Le Château

Christine Deknuydt, Le Paradoxe de l'iceberg, non daté, Collection du Frac Grand Large – Hauts-de-France © droits réservés

Le Paradoxe de l’iceberg

Opening on Sunday 11 March, from 3pm to 5:30pm

Exhibition curator : Keren Detton

Works from the collection of the Frac Grand Large – Hauts-de-France


With : Carl Andre, John Armleder, Micol Assaël, Robert Barry, Joseph Beuys, Jean-Sylvain Bieth, Pier Paolo Calzolari, Nina Canell, Julien Creuzet, Christine Deknuydt, Nicolas Deshayes, Matias Faldbakken, Robert Filliou, Gloria Friedmann, Hans Haacke, Peter Joseph, Jannis Kounellis, Dennis Oppenheim, Lisa Oppenheim, Emmanuel Pereire, Evariste Richer, Jean-Luc Verna, Jacques Villeglé, Franz West, Gilberto Zorio


Le Paradoxe de l’iceberg  (The Paradox of the Iceberg) exhibition at the Château de Rentilly brings together works from the Frac Grand Large – Hauts-de-France collection that use raw materials subjected to chemical or physical modifications. These materials are chosen for their aesthetic properties, as well as their energy or symbolic charge. Signs and traces are combined in the exhibition, those stemming from searching for a visual language in pursuit of its own physical and metaphysical limits. The artists share their doubts about what is and what could happen. From chemistry of the elements to cosmic representations, many works from the Frac Grand Large collection blend literary and poetic endeavours to find another side, to delve beneath the surface and capture the elusive.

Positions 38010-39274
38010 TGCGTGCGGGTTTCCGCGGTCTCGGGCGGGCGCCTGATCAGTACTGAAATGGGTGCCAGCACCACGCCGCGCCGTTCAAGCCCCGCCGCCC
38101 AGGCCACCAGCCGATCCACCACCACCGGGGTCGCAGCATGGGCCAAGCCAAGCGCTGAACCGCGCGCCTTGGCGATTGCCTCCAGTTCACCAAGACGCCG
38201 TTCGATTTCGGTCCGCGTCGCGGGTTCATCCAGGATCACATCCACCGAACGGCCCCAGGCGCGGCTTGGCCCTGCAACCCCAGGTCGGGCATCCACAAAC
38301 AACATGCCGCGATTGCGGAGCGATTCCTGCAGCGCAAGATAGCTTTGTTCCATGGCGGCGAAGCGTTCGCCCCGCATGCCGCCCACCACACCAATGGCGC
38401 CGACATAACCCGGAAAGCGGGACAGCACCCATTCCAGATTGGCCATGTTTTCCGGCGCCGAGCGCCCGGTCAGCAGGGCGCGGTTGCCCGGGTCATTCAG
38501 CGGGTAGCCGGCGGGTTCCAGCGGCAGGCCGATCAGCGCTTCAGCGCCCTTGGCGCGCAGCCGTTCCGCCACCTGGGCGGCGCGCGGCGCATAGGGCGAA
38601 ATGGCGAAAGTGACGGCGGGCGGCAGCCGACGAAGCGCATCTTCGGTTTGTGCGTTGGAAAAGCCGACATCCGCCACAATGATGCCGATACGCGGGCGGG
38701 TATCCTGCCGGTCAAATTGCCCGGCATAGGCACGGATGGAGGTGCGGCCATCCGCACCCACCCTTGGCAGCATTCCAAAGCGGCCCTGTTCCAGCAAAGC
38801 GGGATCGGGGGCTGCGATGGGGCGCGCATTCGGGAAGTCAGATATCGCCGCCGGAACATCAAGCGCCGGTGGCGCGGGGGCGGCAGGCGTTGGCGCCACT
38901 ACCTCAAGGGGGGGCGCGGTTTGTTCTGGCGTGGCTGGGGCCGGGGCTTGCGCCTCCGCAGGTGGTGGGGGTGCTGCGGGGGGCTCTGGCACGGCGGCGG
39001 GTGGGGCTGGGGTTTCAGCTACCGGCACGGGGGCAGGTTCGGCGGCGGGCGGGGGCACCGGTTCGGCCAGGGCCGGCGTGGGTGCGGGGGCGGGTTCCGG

Matter is never what it seems.

The exhibition is inspired by the work of Christine Deknuydt (1967-2000). As the Frac Grand Large has received a donation of her works in 2018 we have chosen to shed light on her practice. During her short career, this artist from the North laid the groundwork for extremely diverse graphic and pictorial research, open to the unexpected effects of words and materials. Like in a chemistry laboratory, the artist blended components testing the results on recycled media. In parallel, she established a vocabulary of ambiguous figures and in some instances supported by terse comments. The forms are endlessly repeated but always in different ways, often diluted and blurred by their treatment. Christine Deknuydt thus emphasises porosity between subjects, texts and textures.

One of her watercolours in a dazzling blue wash gave the exhibition its title: ‘Le Paradoxe de l’iceberg’. It comprises two lines of mirror-inverted peaks. The iceberg shape, often visible in her work, shifts our attention to what is hidden. Indeed, the tip only forms a small portion, barely 10% of the total volume. This form encourages other dimensions of space to be considered, beyond what is visible. Furthermore, the iceberg also conveys the phenomenon of global warming and the gradual disappearance of sea ice. Is depicting the iceberg another way of capturing time and the vagaries of transformation?

The exhibition brings together twenty-five international artists, taking shape by examining Christine Deknuydt’s fictitious apprenticeship with different explorers of the palpable world. A selection of works close to minimalism (Carl Andre, Peter Joseph, Hans Haacke) focuses on those where the formal rigour opens itself to the mercy of the elements: wood, pigments and wind. They mirror experiments on states of matter initiated by Arte Povera (Pier Paolo Calzolari, Gilberto Zorio, Nina Canell) and materials that conduct energy (Micol Assaël).